On a bullish note, HSBC said the sporting goods industry “has turned out to be even more resilient than we could have hoped for,” aided by strong online growth, heightened interest in healthy lifestyles and a quicker-than-expected recovery in Western countries.

In the note, Erwan Rambourg, lead analyst for HSBC in the space, noted that consumers are shopping more online as stores have been closed or had restricted operations as the pandemic has continued.

Wrote Rambourg, “This bodes well for companies in the sportswear space as online is margin accretive and better for both data and brand representation. Already established before the pandemic, this trend has only accelerated in recent months.”

The “more self-managed retail approach” also helps athletic brands’ efforts to elevate product and service quality as well as brand image.

Rambourg noted that Nike, in 2017, set a goal to increase digital commerce (owned plus partner online) from 15 percent in 2018 to 30 percent over the next five years, and the 30 percent goal was reached approximately three years ahead of schedule. Nike officials also recently reiterated their long-term view that more than half of sales will be online eventually.

Adidas saw 30 percent of group sales come from online in the second quarter; and Puma has also indicated that it’s seeing significant double-digit growth online this year.

Health As The New Wealth
Describing health as “the new wealth,” Rambourg believes the global shift toward more health-conscious consumers should be supportive for sporting goods companies in the long term. Wrote Rambourg, “COVID-19 has been an eye-opener for many consumers on the importance of health.”

The analyst pointed to a number of studies showing that Americans were cooking more often from home and eating healthier than they usually do as well as one showing that interest in exercise surged in the first two weeks of lockdowns, then declined but remained above pre-lockdown levels.

Wrote Rambourg, “People are looking to exercise as a way to strengthen their immune systems, manage stress and anxiety and stay healthy, and COVID-19 is accelerating these trends. Brands that facilitate health and wellness are well-positioned in our view.”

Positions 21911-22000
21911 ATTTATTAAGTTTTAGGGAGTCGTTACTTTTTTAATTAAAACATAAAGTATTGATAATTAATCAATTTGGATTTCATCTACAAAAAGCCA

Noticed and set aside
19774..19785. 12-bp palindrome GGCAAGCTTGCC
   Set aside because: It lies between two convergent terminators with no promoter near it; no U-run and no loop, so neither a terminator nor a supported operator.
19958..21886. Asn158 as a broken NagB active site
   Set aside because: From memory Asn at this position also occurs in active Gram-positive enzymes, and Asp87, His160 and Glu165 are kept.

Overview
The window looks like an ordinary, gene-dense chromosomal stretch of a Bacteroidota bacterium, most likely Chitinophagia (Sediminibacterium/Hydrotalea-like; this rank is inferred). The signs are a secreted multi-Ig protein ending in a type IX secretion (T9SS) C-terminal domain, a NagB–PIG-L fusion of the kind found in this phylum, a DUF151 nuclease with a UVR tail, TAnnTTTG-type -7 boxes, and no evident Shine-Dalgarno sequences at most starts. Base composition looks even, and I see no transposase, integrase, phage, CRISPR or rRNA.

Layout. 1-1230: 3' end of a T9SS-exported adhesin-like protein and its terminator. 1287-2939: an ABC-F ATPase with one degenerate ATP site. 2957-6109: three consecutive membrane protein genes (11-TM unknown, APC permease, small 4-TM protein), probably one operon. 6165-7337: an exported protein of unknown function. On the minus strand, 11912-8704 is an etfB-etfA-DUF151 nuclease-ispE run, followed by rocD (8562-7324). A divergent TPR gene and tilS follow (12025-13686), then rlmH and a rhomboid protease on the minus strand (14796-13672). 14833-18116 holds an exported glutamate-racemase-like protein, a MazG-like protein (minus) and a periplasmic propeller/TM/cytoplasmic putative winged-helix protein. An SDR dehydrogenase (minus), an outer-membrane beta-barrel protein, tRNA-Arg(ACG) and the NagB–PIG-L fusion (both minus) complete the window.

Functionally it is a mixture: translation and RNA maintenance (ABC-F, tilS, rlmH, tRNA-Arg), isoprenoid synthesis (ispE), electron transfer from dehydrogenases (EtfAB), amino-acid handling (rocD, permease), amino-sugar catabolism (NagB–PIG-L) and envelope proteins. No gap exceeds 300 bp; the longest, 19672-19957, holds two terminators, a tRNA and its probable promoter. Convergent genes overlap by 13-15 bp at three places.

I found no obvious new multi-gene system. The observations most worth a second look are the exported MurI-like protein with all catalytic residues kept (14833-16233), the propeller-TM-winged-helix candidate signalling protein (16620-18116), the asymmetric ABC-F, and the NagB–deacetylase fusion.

A final factor supporting the sports industry’s resilience has been a faster rebound in business in Western markets than expected. Rambourg wrote, “Given the strength of the digital ecosystem in the sporting goods sector and especially the brand strength of Nike, Adidas, and Puma, this sector has been impressively resilient amid the turbulence.”

A strong athleisure trend supporting by people working from home and having less need to “dress up on a daily basis” is also believed to be supporting sporting goods firms.

For 2021, the hoped-for return of sporting goods events, including FIFA and the Olympics, as well as more extensive team sports play, would serve as a major growth catalyst for the industry.

The analyst still didn’t see a “significant upside” to shares of Nike, Adidas and Puma despite the upbeat performance this year because each has seen a strong recovery in stock prices over the last months. Since March 18, share prices of Adidas, Puma and Nike are up 64 percent, 92 percent and 90 percent, respectively.

Rambourg wrote, “We maintain a ‘Hold’ rating on Nike, by far the best operator but already priced as such in our view. We downgrade Adidas to ‘Hold’ from ‘Buy’ as we have more limited upside and catalysts here. We maintain the smaller but fast-growing Puma on a ‘Buy’ rating but again with more limited upside.”

Photos courtesy Puma, Adidas